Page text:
It happens, sometimes for no reason at all. Under normal circumstances, the switch opens and closes in response to the pressure from the induction box. However, the switch can get stuck when closed or open, perhaps because something holds a part of it.
The easiest way to know that your pressure switch is temporarily stuck is to check whether the blower fan works when you disconnect the pressure switch. When you first switch on the furnace, the blower fan will not come on.
Additionally, you’ll get a pressure switch code from your furnace. However, when removing a wire from the pressure switch, the blower turns on and runs smoothly.
Often, all you need to fix a temporarily stuck pressure switch is a light tap. However, it’s also a telltale sign of a failing pressure switch. So, you better start making plans for acquiring a new pressure switch from your manufacturer.
It costs between $0 and $200 to fix a temporarily struck furnace pressure switch. Professional replacement is the most expensive.
4. Air intake/Exhaust is Blocked
The gas furnace needs fresh air, abundant in oxygen, for combustion. Similarly, it must effortlessly vent combustion gases produced from the burning process. If either the air intake system or exhaust mechanism fails, the inducer cannot create negative pressure. As a result, the switch will stay open.
So, the stuck switch could signify that the furnace is struggling to provide fresh air for the combustion process or vent the combustion gases. Something could be blocking airflow within the furnace.
You need to find what’s blocking the air intake or ventilation process. Begin with the air intake system. Are the intake vents clean and debris-free? Is something blocking air intake from outside? Perhaps a piece of equipment is sitting directly in front of the furnace? Make sure there’s a 3-foot clearance all around.
Then, check the exhaust system. Is the flue blocked? You can quickly look up your flue with a flashlight to check for debris and dirt. If it’s too sooty, clean it right away. Ultimately, you want to see the light at the end of the tube.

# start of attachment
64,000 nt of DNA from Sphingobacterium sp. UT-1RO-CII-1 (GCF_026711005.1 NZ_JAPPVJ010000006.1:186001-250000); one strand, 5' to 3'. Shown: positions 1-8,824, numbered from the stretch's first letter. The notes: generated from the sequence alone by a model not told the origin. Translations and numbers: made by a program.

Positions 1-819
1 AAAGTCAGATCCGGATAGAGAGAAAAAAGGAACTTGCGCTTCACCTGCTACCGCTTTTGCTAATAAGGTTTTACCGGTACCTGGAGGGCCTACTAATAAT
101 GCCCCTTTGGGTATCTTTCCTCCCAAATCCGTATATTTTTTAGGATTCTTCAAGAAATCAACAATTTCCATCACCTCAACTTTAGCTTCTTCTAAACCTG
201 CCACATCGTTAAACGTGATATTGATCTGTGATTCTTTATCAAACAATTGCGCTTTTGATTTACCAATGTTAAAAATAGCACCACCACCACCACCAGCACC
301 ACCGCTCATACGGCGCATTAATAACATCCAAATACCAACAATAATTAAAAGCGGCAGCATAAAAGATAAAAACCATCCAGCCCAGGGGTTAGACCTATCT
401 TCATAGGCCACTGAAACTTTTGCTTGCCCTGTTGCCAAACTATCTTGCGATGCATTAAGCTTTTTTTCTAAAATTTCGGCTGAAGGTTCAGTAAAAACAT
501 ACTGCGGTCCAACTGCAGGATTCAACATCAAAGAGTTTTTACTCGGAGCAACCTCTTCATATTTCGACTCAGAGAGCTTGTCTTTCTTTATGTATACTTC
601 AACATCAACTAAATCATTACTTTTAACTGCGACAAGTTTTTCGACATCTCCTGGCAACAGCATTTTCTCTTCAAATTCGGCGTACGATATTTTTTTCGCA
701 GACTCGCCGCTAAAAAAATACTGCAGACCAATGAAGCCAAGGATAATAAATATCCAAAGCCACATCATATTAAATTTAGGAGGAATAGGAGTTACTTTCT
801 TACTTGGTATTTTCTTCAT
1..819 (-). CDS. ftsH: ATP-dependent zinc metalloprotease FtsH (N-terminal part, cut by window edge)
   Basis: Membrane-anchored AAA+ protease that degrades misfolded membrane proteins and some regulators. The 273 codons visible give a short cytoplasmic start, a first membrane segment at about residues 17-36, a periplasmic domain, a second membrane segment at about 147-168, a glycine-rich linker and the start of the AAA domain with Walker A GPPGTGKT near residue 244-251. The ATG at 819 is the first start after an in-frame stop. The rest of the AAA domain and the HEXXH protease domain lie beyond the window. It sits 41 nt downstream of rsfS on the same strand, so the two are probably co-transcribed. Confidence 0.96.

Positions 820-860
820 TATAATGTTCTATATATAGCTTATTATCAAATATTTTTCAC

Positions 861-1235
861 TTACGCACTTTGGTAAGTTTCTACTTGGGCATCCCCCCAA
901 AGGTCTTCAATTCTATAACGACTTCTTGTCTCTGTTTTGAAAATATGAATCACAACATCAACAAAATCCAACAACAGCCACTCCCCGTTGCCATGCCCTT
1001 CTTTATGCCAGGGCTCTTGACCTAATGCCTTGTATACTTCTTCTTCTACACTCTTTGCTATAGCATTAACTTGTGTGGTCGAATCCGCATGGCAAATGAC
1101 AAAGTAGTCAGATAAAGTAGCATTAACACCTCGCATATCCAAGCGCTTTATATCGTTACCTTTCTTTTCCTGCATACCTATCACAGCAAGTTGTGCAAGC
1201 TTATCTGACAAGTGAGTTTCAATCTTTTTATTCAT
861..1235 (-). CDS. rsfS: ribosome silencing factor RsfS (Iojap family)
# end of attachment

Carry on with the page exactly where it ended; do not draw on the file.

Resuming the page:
The cost of inspecting your air intake and exhaust system will depend on whether you DIY the entire process or hire a professional. HVAC professionals charge $80 to $150 to inspect and clean the two airflow systems.
5. The Condensate Drain is Blocked
Finally, if your pressure switch is misbehaving, it may also be a sign that your furnace’s condensate drain is blocked. Of course, this only applies to condensing furnaces. However, it’s a pervasive problem because nearly 90% of all furnaces today are condensing units.
Condensing furnaces produce water as a result of lower exhaust pressures. This water is removed from the furnace in various ways. However, the bottom line is that it collects in a drain pan that must be emptied continuously to prevent overfilling.
If the emptying process is compromised, water will back up into the furnace, often spilling over into the pressure switch. When this happens, the pressure switch will instantly call for furnace lockout.
The first step is to empty the drain pan manually. After draining it, reset the furnace, i.e., turn it off and then back on, and see if the pressure switch issue is gone. If so, you now need to troubleshoot the condensate-removal process and fix the underlying issue.
Here too, the cost can be $0 or as much as over $100, depending on the underlying issue and severity of the problem. For instance, if you hire a professional and purchase equipment such as a vacuum, you can easily spend $150+ to drain the condensate.
That’s all you need to know about fixing a pressure switch stuck in an “open” position. Keep in mind that the reasons may not be necessarily the same if the switch is stuck in a closed position. We strongly recommend professional intervention if you run into unchartered territory.